Therefore, you should ALWAYS check that the labels you are printing are compatible with your printer; our List Of All Material Types page lists the printer compatibility for each of our materials – this information is also available on our product Range Pages and our individual Product Pages.

FAQ – Common Issues & Questions When Printing Labels: Part 1 Printers

Thursday, November 20th, 2014

We’re doing a two part special on the most common problems that arise when printing labels, starting with printer issues.

Can I print on ANY of your labels with my desktop laser / inkjet printer?
NO. Some of our ranges are designed to be used with laser or inkjet printers ONLY.
You CANNOT print onto inkjet labels with a laser printer or onto laser labels with an inkjet printer. The materials are designed to work with one of the two printing processes and you will find that they will not work well (or at all) with the other.

What’s the difference between laser and inkjet printers / printing processes?
Laser printers use heat and pressure to bond toner (a dry powder) onto the surface of the medium being printed, while inkjet printers disperse ink (a liquid) onto the medium being printed where it dries to form the final print with some or all of the ink being absorbed into the top layer of the labels.

I have a laser printer but I’m having problems with the print coming off my labels. What’s happening?
There are a couple of things that could be causing this. The most common reason for print scratching off is that not enough heat and/or pressure has been applied during the printing process. To correct this, you should check your printer’s settings and ensure that the media type or weight is set to either a “Labels” setting (if your printer has one) or a “Heavy Paper” setting. This causes the printer to slow down and increase the heat applied during printing. Alternatively, the problem may be with the material you are printing. As the laser printing process requires heat, many papers designed specifically for use in laser printers will contain moisture to help the toner bond in place; if your labels have been stored incorrectly they may have dried out, which causes the toner to rub off after printing. This can also occur if you try to feed the same sheet of labels through a laser printer twice; paper labels lose some of their moisture as they are printed, which means that there may not be enough moisture to print them properly if you attempt to put them through the printer for a second time.

I have an inkjet printer but I’m having problems with the print smearing. What’s happening?
As with laser printers, there are a few potential causes for this problem. Firstly, you should check if your sheet of labels has come into contact with water or other liquids. Inkjet inks are water based, which means that if they come into contact with liquids they will run or smudge. Secondly, your printer may be dispersing too much ink or the top coating of your labels may be oversaturated with ink; in either case, the ink isn’t dry properly, which leads to smearing. This can occur in designs that include a lot of different colours or large blocks of colour (you can work around this by reducing the amount of colour in your design or purchasing coloured labels). The best way to solve this issue is to alter two of your printer’s settings, “Print Quality” and “Paper Type”. The print quality settings allow you to prioritise either the print quality or the print speed. A “Best” or “Photo” print quality setting makes the printer operate more slowly but with the dispersal of more ink to create a higher quality of print, so you may wish to try the “Normal” or “Draft” settings. The paper type setting will also adjust how the printer runs in order to create the best possible print results for the type of paper being printed onto (such as coated, uncoated, photo paper, or gloss paper). You may also want to consider removing the labels from your printer as soon as they are printed so you can place them on a flat surface while the ink dries properly. A final possibility is that there is an incompatibility between the label material and the printer/inks you are using; inks have slightly different compositions, which can produce a large variety in the print quality. Try using a different printer/inks to see if you get better results.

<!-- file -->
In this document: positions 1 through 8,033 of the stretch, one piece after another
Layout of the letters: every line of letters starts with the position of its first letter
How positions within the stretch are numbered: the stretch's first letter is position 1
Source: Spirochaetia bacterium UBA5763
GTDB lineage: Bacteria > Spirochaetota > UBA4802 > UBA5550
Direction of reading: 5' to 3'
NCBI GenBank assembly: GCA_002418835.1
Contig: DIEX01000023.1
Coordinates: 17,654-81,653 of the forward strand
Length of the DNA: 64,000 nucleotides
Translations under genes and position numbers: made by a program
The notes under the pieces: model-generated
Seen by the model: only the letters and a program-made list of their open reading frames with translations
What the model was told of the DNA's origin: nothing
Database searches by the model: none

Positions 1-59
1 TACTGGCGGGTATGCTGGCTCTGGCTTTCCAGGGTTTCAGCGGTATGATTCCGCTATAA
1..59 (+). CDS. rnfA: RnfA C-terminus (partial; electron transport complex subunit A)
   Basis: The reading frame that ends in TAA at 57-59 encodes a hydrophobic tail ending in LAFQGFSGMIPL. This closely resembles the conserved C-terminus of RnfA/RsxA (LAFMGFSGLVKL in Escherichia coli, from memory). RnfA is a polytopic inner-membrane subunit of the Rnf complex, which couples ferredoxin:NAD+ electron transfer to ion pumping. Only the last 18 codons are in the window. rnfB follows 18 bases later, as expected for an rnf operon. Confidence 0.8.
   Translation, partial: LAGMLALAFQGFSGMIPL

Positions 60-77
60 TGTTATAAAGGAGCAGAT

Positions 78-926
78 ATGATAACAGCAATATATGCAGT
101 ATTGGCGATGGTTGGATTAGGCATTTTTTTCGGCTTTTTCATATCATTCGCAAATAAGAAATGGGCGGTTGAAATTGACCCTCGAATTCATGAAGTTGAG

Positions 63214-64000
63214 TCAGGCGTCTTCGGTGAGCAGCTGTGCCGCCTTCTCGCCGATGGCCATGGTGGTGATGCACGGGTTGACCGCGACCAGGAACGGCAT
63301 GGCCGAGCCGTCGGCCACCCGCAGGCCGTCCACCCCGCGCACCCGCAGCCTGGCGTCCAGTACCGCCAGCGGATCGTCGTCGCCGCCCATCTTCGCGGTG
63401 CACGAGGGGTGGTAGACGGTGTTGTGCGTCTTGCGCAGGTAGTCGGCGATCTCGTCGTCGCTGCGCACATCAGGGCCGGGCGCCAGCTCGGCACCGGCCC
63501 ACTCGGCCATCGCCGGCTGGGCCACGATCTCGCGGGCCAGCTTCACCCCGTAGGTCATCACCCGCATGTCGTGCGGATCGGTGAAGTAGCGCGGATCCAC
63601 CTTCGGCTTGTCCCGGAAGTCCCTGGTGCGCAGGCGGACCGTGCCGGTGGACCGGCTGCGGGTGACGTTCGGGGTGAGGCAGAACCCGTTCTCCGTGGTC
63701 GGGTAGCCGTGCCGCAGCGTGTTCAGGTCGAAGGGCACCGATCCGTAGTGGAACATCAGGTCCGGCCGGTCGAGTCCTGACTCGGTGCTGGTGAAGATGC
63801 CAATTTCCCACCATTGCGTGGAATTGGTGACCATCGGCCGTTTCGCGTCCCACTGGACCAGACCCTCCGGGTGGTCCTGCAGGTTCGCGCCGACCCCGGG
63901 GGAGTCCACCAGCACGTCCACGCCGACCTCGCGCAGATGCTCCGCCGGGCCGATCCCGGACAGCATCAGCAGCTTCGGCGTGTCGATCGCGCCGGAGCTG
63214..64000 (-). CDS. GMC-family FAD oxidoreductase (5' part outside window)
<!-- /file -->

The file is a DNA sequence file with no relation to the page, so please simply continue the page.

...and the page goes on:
I’m trying to print a coloured background but I’m getting a white border down one or more of the edges.
Unless you buy a printer with edge to edge printing, you’re probably running into an issue with printable and unprintable areas. Most printers cannot print to the very edge of an A4 sheet, which means there is an area that they can print (the printable area) and an area around the edge of the sheet that they cannot print (the unprintable area). Unfortunately, there is little you can do if your labels fall outside the printable area of the sheet. You may need to take your labels to a printer or get hold of a printer that is capable of edge to edge printing, choose a different size or layout of label (so that all of the labels fall within the printable area), remove your coloured background, or use coloured labels.

My printer isn’t accepting my labels / my labels are jamming in the printer.
The most common cause for this is unclean printers. Over time excess ink or toner builds up in your printer, along with dust and grime, which can cause printers to stop functioning properly. You should use an alcohol based cleaner on a regular basis to help avoid this problem; you may want to set a regular schedule for cleaning your printer or simply give it a quick clean each time you replace the ink or toner cartridges. The build-up can affect all parts of your printer, including the print head (in inkjet printers), the fuser unit and image drum (in laser printers), and the rollers. This can cause a multitude of problems including poor quality print, sheets jamming in the printer, or sheets not being accepted into the printer to begin with.